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Erik ‘Fingers’ Ray to play farewell concert

Erik ‘Fingers’ Ray to play farewell concert

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Erik ‘Fingers’ Ray

Erik Gustafson, aka Erik ‘Fingers’ Ray, is playing a farewell concert in Helena tonight at the Lewis & Clark Brewery before heading to the East Coast for an extended period. Gustafson performs as a one-man band, playing guitar, harmonica, drums, upright bass and accordion — many of them simultaneously. He covers a variety of genres, from blues to country, rock, zydeco and jazz.

I have a confession to make: I have been Erik Gustafson’s most devoted fan since New Year’s Eve 1987. I remember the moment well. I had just returned from three months in Europe and headed down to Luke’s, a Missoula bikers’ bar no longer in existence, excited to hear him play after not hearing him for what seemed an eternity. 

While I was in college in the mid-1980s in Missoula, Erik’s band, the Skates, appeared regularly at Luke’s and the Top Hat, and I enjoyed the roots music his band played. So when I showed up at Luke’s on that fateful New Year’s Eve, I expected to see the Skates.

But as 9:30 p.m. approached, I saw no evidence of the other band members. Then, much to my dismay, Erik was getting up on stage all by himself. “Oh, no,” I wailed. “My night is ruined.” But after the very first song, I realized he was better than ever. I was hooked. And I’ve been his most devoted fan ever since.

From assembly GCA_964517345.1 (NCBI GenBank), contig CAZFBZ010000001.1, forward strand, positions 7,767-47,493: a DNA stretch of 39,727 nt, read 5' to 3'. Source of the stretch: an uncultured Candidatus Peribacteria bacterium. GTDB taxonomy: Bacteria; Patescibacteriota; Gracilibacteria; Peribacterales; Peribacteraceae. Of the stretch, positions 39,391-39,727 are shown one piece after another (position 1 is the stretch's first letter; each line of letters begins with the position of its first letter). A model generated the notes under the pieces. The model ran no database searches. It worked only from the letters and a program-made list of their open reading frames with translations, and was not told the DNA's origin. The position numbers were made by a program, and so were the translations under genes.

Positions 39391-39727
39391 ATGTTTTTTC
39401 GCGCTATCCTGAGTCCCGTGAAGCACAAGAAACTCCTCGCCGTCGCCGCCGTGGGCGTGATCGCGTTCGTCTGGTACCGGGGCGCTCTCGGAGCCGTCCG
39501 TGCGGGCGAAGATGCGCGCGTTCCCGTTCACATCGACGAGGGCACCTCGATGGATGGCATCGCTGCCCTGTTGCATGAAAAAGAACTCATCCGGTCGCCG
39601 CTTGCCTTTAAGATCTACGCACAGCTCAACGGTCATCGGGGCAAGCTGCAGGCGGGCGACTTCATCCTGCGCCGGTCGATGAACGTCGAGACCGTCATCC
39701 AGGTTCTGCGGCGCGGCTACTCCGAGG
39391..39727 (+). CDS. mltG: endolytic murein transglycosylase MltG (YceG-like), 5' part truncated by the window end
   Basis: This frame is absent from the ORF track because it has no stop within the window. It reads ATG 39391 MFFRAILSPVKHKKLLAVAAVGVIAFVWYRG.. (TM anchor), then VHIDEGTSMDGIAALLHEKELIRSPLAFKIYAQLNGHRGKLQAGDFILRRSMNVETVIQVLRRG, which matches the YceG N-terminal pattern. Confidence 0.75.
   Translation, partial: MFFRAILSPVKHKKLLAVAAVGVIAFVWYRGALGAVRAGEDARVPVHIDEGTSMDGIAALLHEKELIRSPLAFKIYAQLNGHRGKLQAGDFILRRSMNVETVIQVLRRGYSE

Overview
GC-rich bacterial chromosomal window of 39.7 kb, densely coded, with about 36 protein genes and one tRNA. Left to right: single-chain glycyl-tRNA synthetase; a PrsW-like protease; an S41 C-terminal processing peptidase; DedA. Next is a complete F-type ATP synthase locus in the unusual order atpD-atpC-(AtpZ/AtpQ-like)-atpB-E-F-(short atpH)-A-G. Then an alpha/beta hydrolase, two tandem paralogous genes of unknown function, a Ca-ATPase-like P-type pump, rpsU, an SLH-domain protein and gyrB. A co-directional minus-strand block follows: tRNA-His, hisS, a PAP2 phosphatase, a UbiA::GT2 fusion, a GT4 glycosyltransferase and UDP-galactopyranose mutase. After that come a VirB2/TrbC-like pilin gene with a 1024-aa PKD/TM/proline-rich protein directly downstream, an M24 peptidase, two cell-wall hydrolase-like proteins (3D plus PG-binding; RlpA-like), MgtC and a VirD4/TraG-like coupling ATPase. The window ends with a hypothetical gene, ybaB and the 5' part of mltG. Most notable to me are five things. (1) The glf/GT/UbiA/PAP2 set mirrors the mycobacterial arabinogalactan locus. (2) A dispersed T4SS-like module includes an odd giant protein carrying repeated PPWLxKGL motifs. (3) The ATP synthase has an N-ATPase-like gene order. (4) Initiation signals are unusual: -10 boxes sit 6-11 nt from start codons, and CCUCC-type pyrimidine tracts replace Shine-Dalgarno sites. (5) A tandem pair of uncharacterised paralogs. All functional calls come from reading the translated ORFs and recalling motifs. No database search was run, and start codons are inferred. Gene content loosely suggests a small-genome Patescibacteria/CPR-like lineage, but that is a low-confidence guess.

Gustafson, who is heading to the East Coast for an extended period of time, plays a farewell concert in Helena tonight from 5:30 to 8:30, at the Lewis & Clark Brewing Company, at 1517 Dodge Ave.

Gustafson, who has used the stage name Erik “Fingers” Ray since 1983, is a musical anomaly. He plays the guitar in standard and open tunings, mandolin, harmonica, drums (kick drum and high hat), upright bass and accordion, most simultaneously. This wouldn’t be particularly noteworthy if we were talking about a full band, but all this sound coming from one man is genuinely awe-inspiring.

As for his music, it’s hard to label. Gustafson said he usually “advertises it as honky-tonk blues, but it really encompasses many more genres. I love Delta blues, Chicago blues, jump and swing, old country from the 1950s, ’60s and ’70s, 1960s rock, zydeco, a smattering of jazz and folk, polkas and anything else that moves me at the time.”

Gustafson was born and raised in Conrad and comes from a musical family. His father, Rib, entertained Erik and his four siblings by sitting in the living room and playing an Epiphone guitar, singing cowboy and folk songs, inspiring Erik and his younger brother, Wylie, whose band Wylie & the Wild West, is nationally known for its blend of cowboy, traditional country, folk and yodeling.